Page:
Liechtenstein’s relations with the EU
Although Liechtenstein only became a member of the European Free Trade Association (EFTA) in 1990, its membership can be counted de facto through the customs union with Switzerland since the establishment of the EFTA in 1960. Liechtenstein was aware that full membership in the EU would bring certain problems especially to its banking sector, therefore it welcomed initiatives within the framework of the EFTA to negotiate an agreement with the EU – the creation of the so-called European Economic Area (EEA). He has been a member since 1995.
The further need for “corrections” in the country’s foreign policy in the sense of getting closer to the EU became apparent after Switzerland joined the Schengen area in 2008. Since 2011, Liechtenstein has also been a member of Schengen, under similar conditions as Switzerland; although personal checks have been abolished at the borders, customs checks can still be applied, as the country is not in the customs union. Among other things, Liechtenstein fully participates in the Dublin system for determining competence when granting asylum applications.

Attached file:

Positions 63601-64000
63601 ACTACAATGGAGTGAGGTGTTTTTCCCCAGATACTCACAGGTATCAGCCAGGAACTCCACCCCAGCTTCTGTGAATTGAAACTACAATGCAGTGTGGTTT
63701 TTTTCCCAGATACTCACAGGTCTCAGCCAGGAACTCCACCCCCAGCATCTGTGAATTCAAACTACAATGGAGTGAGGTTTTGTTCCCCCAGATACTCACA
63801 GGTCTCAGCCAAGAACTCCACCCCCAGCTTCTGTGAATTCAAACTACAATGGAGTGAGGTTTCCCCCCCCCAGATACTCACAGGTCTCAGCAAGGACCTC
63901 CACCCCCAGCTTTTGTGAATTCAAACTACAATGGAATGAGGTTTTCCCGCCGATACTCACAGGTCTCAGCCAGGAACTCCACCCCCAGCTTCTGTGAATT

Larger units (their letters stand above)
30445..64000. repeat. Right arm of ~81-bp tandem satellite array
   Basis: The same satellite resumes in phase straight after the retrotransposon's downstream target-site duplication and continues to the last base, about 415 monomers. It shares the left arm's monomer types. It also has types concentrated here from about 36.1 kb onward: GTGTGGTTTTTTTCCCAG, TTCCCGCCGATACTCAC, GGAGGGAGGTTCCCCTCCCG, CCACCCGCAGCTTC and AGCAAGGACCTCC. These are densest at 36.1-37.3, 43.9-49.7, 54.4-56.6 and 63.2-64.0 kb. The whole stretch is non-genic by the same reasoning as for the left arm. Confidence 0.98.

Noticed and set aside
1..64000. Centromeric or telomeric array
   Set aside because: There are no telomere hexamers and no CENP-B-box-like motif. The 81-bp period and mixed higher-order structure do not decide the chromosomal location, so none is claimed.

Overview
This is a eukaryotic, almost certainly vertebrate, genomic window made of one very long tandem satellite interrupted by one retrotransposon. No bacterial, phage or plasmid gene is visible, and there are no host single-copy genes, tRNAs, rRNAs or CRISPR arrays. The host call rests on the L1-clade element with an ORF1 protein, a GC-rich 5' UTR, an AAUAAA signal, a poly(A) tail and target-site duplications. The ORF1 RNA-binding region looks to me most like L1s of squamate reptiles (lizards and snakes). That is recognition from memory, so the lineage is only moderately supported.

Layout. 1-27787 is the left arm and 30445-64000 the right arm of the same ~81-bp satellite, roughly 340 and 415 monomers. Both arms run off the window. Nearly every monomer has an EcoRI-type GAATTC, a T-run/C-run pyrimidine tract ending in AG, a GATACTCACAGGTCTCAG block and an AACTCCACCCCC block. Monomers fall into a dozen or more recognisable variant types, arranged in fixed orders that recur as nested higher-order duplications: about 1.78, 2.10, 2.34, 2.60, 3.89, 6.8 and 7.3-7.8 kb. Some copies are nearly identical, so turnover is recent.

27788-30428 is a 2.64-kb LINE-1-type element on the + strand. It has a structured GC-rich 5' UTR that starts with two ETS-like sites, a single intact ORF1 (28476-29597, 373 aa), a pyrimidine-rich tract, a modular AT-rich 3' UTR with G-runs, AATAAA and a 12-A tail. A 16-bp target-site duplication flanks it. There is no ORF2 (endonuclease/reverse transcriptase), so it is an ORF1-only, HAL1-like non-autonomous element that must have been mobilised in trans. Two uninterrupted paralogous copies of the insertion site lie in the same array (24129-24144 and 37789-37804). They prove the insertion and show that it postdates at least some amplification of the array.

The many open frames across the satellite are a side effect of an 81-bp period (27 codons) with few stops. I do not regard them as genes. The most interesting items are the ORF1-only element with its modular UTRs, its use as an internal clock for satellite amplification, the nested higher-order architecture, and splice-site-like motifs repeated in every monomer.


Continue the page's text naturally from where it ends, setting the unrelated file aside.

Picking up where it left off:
According to a 2020 survey, Liechtensteiners have a positive view of EEA membership. It creates a good starting position for the further development of relations with the EU and European countries. Through the financial mechanisms of the EEA, Liechtenstein, together with Norway and Iceland, provides a financial contribution intended for the “new” EU member states. In the years 2014-2021, it was a sum of billion euros, of which Liechtenstein’s contribution was 1million euros.

Liechtenstein’s relations with the Czech Republic